Ohio State’s Greg Schiano watches the team practice at AT&T Stadium on Tuesday, Dec. 26, 2017, in Arlington, Texas. David Jablonski/Staff

Ohio State’s Schiano on criticism of his defense: ‘Some years you’re a genius, some years you’re a doofus’

“No disrespect to the experts, but after 31 years of doing this, some years you’re a genius, some years you’re a doofus, right?” Schiano said Tuesday. “I don’t believe either of them. I believe you work hard, you do your job, God’s got a plan for all of us. That’s what we do around here. We’ve got great kids and we try to put them in position to do their best.”

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Michigan ended last Saturday with 39 points and 401 total yards, but the then-fourth-ranked Wolverines received a gift touchdown after a special teams mishap and tacked on three touchdowns in the fourth quarter after falling behind 41-19.

While the game was still competitive, the Ohio State defense twice forced field goals in the red zone and forced a turnover that led to a touchdown drive of only 22 yards.

Michigan’s methodical offense wasn’t able to create big plays at the rate many of Ohio State’s 2018 opponents have, and the Wolverines ended up averaging 5.1 yards per play.

That is not an impressive mark by itself, but it is fifth among Ohio State opponents and nearly 3.5 yards less than the school-record 8.6 yards per play the Buckeyes yielded a week earlier at Maryland. 

Defensive coordinator Greg Schiano reflects on Buckeyes’ big win and looks ahead to Northwestern matchup.

“I think the guys really owned every part of their job, and they did a heck of a job executing the plan,” Schiano said. “We changed a few things that I think may have benefited, but it really comes down to them doing their job and doing it at a high level. They tackled well.

“We’ve still got a long ways to go, but against a very good opponent they were able to make a lot of plays. That’s the key.”

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With rare exceptions (including hapless Rutgers early in the season and fading Michigan State late), the Buckeyes had problems stopping people every week of the regular season.

If the secondary wasn’t missing tackles, allowing long catches or being flagged for pass interference, the linebackers were in the wrong gap. The defensive line, expected to be a strength, was inconsistent as well because of injuries and youth.

Then the Wolverines came to town and the line dominated, the linebackers capitalized and the secondary, well, it wasn’t as bad as usual.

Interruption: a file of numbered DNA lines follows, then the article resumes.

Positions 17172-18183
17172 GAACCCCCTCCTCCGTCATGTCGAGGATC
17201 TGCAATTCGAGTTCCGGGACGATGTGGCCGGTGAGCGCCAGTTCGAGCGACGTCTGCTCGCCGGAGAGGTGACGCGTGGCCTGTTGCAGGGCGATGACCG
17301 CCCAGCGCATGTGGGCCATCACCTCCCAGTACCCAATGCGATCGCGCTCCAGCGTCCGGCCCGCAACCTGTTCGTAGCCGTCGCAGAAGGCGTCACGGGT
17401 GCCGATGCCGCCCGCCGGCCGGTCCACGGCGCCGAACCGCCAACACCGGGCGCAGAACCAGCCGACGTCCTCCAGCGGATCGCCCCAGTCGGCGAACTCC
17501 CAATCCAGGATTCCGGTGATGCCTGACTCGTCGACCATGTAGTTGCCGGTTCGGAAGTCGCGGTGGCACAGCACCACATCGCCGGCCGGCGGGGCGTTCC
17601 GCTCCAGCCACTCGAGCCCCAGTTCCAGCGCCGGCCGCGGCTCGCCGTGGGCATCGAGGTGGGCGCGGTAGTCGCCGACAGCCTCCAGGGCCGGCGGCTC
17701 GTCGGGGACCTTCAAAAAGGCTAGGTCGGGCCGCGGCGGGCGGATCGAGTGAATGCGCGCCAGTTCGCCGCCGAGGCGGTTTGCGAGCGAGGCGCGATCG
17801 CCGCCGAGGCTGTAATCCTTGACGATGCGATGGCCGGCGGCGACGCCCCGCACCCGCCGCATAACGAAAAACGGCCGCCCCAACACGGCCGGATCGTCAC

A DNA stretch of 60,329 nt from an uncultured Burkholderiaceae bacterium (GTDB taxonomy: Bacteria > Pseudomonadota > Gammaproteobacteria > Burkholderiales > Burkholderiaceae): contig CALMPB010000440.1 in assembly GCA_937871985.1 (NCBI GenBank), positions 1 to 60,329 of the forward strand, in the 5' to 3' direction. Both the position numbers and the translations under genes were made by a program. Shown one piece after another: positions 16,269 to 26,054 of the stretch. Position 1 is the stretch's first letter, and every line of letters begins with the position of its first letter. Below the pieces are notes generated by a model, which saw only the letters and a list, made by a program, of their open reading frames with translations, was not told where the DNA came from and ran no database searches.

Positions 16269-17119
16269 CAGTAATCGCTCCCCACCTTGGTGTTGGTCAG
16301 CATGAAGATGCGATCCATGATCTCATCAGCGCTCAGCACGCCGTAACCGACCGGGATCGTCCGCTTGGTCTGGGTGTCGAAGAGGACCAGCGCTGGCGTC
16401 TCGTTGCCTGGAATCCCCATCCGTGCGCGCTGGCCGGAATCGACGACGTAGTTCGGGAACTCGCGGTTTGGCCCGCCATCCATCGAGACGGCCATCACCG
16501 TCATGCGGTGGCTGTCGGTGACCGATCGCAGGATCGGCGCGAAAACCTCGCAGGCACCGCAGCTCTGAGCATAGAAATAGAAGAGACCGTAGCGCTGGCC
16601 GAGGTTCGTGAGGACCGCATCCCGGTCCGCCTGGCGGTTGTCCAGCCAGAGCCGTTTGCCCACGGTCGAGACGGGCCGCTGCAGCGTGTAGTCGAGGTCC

“It wasn’t schematic changes,” Schiano said. “It was probably just a little different distribution of the calls. We were a little more aggressive probably but they gave us an opportunity to be aggressive. They ran a lot of two-tight end sets, which allows you do do some different things, but again it wasn’t sets. It was guys playing hard and doing their job and really focusing against a good football team.”

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Next up is a challenge from a Northwestern offense for which “pedestrian” would be a compliment. The Wildcats were No. 12 in the Big Ten in scoring (23.7 points per game) and total yards (351.8) during the regular season, but they have flashed both a dangerous passing game and a rugged running game at times.

While senior quarterback Clayton Thorson threw for a combined 828 yards in wins over Michigan State and Nebraska that began the Wildcats’ bounce back from a 1-3 start, he was able to dump some of the load onto the Northwestern running game in the second half of the season.

That was thanks in large part to Isaiah Bowser, a freshman from Sidney who ran for all but two of his 736 yards in the last six weeks.

Rather than get complacent after a huge victory, Schiano would like to see his players make the Michigan game the start of finally finding some consistency on that side of the ball.

“I hope our players feel they went up against a very good team and performed well,” he said. “That doesn’t mean anything Saturday, but the momentum, I believe in momentum, and guys’ confidence is a big thing.”

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